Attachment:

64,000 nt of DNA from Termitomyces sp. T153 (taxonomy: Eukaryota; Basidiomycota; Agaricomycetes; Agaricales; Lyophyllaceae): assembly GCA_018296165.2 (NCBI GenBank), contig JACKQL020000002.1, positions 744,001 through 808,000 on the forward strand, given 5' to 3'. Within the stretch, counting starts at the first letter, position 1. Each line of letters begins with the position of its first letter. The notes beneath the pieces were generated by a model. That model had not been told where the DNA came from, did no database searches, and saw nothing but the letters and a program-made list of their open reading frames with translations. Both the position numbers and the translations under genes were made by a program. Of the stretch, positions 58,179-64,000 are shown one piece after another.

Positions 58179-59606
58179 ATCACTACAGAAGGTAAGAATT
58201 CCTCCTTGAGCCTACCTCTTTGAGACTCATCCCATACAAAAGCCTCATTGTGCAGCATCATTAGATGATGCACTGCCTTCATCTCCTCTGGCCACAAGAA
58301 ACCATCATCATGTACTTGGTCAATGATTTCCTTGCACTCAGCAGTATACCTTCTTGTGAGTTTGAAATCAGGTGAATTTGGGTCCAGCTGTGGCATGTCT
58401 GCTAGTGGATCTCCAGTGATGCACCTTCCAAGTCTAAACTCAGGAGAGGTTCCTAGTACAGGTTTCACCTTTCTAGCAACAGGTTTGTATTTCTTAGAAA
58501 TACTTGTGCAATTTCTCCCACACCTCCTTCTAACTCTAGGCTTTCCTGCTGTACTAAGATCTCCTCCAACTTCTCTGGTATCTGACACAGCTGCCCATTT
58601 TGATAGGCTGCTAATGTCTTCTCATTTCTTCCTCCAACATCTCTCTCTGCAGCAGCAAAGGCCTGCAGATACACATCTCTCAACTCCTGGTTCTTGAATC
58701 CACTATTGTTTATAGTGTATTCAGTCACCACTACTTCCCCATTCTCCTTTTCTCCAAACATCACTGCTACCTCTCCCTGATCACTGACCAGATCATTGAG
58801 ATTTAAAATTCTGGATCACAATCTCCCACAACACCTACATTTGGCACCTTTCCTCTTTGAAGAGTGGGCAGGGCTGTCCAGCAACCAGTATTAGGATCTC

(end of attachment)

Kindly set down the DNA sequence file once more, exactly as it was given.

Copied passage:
64,000 nt of DNA from Termitomyces sp. T153 (taxonomy: Eukaryota; Basidiomycota; Agaricomycetes; Agaricales; Lyophyllaceae): assembly GCA_018296165.2 (NCBI GenBank), contig JACKQL020000002.1, positions 744,001 through 808,000 on the forward strand, given 5' to 3'. Within the stretch, counting starts at the first letter, position 1. Each line of letters begins with the position of its first letter. The notes beneath the pieces were generated by a model. That model had not been told where the DNA came from, did no database searches, and saw nothing but the letters and a program-made list of their open reading frames with translations. Both the position numbers and the translations under genes were made by a program. Of the stretch, positions 58,179-64,000 are shown one piece after another.

Positions 58179-59606
58179 ATCACTACAGAAGGTAAGAATT
58201 CCTCCTTGAGCCTACCTCTTTGAGACTCATCCCATACAAAAGCCTCATTGTGCAGCATCATTAGATGATGCACTGCCTTCATCTCCTCTGGCCACAAGAA
58301 ACCATCATCATGTACTTGGTCAATGATTTCCTTGCACTCAGCAGTATACCTTCTTGTGAGTTTGAAATCAGGTGAATTTGGGTCCAGCTGTGGCATGTCT
58401 GCTAGTGGATCTCCAGTGATGCACCTTCCAAGTCTAAACTCAGGAGAGGTTCCTAGTACAGGTTTCACCTTTCTAGCAACAGGTTTGTATTTCTTAGAAA
58501 TACTTGTGCAATTTCTCCCACACCTCCTTCTAACTCTAGGCTTTCCTGCTGTACTAAGATCTCCTCCAACTTCTCTGGTATCTGACACAGCTGCCCATTT
58601 TGATAGGCTGCTAATGTCTTCTCATTTCTTCCTCCAACATCTCTCTCTGCAGCAGCAAAGGCCTGCAGATACACATCTCTCAACTCCTGGTTCTTGAATC
58701 CACTATTGTTTATAGTGTATTCAGTCACCACTACTTCCCCATTCTCCTTTTCTCCAAACATCACTGCTACCTCTCCCTGATCACTGACCAGATCATTGAG
58801 ATTTAAAATTCTGGATCACAATCTCCCACAACACCTACATTTGGCACCTTTCCTCTTTGAAGAGTGGGCAGGGCTGTCCAGCAACCAGTATTAGGATCTC